There isn’t a special interest group on the planet that wouldn’t want to trade places with the National Rifle Association about now.
Last week’s defeat in the Senate of a compromise amendment to expand background checks on gun buyers wasn’t just a remarkable victory for the NRA — it also put to rest any notion that Congress can pass a gun bill without the NRA’s blessing.
Advocates for stricter gun control thought they had a winner in the amendment, and for good reason. It started out as a bipartisan proposal from Sens. Joe Manchin, D-W. Va., and Pat Toomey, R-Pa.
The two senators hold legitimate claims as Second Amendment advocates. Both are NRA members and gun owners. Both earned A ratings from the NRA for past support of gun rights.
The measure would have expanded background checks to include purchases made at gun shows and online, but gifts to family members and some other transactions would be exempt, answering some of the criticism that engulfs proposals for universal background checks.
The amendment also included several provisions that would have enhanced gun rights — enough concessions to earn an endorsement from the Citizens Committee for the Right to Keep and Bear Arms.
Alan Gottlieb, chairman of the 650,000 member gun rights group, sent an email to members, listing the gun rights advantages in the bill:
“Interstate sales of handguns, veteran gun rights restoration, travel with firearms protection, civil and criminal immunity lawsuit protection, and most important of all, the guarantee that people, including federal officers, will go to federal prison for up to 15 years if they attempt to use any gun sales records to set up a gun registry.”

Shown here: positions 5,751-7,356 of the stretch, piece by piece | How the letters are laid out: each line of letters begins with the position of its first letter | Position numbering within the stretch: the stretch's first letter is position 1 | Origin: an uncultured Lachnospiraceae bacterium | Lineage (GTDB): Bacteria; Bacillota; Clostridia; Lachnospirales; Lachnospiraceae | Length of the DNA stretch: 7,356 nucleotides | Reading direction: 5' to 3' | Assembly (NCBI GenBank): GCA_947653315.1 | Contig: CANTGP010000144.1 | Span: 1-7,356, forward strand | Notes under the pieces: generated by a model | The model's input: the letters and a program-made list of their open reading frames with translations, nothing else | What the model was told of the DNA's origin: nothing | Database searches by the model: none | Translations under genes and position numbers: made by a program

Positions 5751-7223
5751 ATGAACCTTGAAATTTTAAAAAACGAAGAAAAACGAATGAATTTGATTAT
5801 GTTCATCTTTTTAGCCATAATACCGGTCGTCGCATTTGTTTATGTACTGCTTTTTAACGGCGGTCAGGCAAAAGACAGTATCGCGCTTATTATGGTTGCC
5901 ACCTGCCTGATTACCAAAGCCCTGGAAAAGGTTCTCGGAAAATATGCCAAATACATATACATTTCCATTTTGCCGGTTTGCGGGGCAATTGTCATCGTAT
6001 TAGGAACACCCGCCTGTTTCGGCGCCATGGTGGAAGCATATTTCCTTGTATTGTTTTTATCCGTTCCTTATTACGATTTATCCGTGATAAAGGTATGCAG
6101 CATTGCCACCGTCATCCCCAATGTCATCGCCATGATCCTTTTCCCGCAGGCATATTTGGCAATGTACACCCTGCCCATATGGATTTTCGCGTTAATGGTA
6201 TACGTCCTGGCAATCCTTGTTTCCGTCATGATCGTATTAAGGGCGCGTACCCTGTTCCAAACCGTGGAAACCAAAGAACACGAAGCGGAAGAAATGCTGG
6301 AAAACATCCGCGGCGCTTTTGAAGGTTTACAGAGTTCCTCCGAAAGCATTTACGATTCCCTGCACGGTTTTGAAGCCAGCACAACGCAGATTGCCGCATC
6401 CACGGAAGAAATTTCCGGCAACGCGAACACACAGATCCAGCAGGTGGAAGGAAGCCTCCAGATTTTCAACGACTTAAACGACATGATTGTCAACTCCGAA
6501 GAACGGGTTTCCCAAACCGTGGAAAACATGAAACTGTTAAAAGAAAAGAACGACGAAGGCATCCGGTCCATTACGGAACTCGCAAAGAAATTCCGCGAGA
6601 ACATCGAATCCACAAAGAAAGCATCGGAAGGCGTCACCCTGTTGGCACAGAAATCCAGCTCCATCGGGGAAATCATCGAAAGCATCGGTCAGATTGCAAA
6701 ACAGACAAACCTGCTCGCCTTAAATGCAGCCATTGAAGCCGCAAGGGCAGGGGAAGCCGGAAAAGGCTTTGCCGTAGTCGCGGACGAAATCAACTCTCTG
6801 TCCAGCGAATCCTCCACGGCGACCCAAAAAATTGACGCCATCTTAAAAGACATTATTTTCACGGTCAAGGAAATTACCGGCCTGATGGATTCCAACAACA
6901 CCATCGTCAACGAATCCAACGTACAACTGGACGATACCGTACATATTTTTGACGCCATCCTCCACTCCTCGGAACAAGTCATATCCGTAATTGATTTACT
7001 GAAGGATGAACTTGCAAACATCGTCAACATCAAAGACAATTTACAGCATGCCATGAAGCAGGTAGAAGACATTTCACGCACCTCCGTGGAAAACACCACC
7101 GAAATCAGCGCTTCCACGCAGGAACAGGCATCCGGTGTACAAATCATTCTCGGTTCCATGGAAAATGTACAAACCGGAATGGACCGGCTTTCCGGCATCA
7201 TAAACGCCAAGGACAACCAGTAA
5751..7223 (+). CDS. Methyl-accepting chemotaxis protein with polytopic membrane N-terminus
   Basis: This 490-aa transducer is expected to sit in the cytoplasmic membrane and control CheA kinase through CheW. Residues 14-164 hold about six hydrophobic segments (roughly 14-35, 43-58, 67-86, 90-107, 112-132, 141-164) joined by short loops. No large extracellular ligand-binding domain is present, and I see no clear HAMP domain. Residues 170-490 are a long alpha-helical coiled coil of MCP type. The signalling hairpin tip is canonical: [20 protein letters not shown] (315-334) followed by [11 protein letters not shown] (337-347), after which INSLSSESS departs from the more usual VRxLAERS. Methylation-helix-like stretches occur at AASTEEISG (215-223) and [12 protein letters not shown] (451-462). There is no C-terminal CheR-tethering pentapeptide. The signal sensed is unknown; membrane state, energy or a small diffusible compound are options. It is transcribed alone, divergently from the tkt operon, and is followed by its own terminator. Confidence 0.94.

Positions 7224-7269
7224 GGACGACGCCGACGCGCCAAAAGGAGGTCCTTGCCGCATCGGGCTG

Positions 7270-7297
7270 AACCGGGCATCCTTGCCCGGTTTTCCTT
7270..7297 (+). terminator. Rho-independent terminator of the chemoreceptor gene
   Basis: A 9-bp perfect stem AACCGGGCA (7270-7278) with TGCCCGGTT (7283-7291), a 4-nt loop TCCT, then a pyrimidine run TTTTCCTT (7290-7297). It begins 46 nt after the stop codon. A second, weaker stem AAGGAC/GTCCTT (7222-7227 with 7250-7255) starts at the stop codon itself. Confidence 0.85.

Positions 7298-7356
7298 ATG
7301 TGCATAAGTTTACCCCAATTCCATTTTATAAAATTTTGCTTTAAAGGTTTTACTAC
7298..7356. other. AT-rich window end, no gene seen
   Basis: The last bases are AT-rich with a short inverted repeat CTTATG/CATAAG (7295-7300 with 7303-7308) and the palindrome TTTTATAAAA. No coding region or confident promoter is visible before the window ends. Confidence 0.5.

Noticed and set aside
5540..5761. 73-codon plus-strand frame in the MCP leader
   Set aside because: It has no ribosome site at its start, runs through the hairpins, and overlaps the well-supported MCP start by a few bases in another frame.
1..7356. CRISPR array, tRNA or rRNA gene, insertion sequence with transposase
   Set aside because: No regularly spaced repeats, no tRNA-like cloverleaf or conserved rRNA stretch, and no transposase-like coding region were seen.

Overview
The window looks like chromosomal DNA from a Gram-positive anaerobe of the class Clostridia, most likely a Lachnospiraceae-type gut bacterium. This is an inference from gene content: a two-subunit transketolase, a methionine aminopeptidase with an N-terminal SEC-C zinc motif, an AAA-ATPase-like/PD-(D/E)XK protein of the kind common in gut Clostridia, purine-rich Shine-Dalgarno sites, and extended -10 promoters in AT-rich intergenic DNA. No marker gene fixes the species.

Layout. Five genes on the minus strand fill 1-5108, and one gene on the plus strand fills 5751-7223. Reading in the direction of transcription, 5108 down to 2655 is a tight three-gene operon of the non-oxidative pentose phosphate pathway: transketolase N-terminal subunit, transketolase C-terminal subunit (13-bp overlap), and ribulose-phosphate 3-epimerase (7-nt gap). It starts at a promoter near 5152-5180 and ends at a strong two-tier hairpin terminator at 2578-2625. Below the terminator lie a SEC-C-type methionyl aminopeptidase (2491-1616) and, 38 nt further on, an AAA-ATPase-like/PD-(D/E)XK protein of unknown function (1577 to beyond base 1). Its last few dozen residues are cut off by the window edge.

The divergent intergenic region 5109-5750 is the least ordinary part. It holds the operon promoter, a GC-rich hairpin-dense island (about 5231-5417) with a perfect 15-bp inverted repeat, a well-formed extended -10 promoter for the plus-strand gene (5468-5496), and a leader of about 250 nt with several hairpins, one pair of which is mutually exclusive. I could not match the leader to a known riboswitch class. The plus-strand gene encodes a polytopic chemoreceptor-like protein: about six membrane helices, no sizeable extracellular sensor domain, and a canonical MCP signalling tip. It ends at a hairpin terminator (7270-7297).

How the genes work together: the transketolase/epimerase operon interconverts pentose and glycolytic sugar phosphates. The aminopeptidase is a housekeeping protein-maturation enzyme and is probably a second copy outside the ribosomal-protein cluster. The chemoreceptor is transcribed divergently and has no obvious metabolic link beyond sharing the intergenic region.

Most Americans apparently would support even stronger restrictions. According to a CBS/New York Times poll earlier this year, 92 percent of Americans support universal background checks on gun buyers.
The Manchin-Toomey proposal even had some money behind it. New York City Mayor Michael Bloomberg spent $12 million on ads aimed at key districts.
But bipartisan, popular and financial support for the measure wasn’t enough to overcome the NRA’s opposition. Anything supporters of the amendment could do, the NRA could do better.
The organization has plenty of money, and its ability to withhold or lend support at election time is reason enough for many lawmakers to pay attention.
It also excels at rallying the troops. A recent Washington Post-ABC News poll found that 1 in 5 gun owners had called, written, or emailed a public official.
That amount of clamoring is impossible for a politician to ignore.
The amendment would have closed some significant loopholes in the existing background check system and provide some important safeguards for gun rights.
The NRA’s point that expanded background checks won’t stop gun violence is valid. It wouldn’t have kept the Newtown, Conn., shooter from stealing his mother’s guns, for example.
But it could prevent some gun deaths by making it more difficult for bad guys to purchase firearms.
NRA’s contention that the amendment would start the nation on a path toward a universal gun ban seem particularly overblown.
Despite all the hand-wringing over a totalitarian takeover, it’s hard to look at last week’s Senate vote and make a case that our government is about to usurp the will of the people.
It can’t even overcome the will of a well organized minority.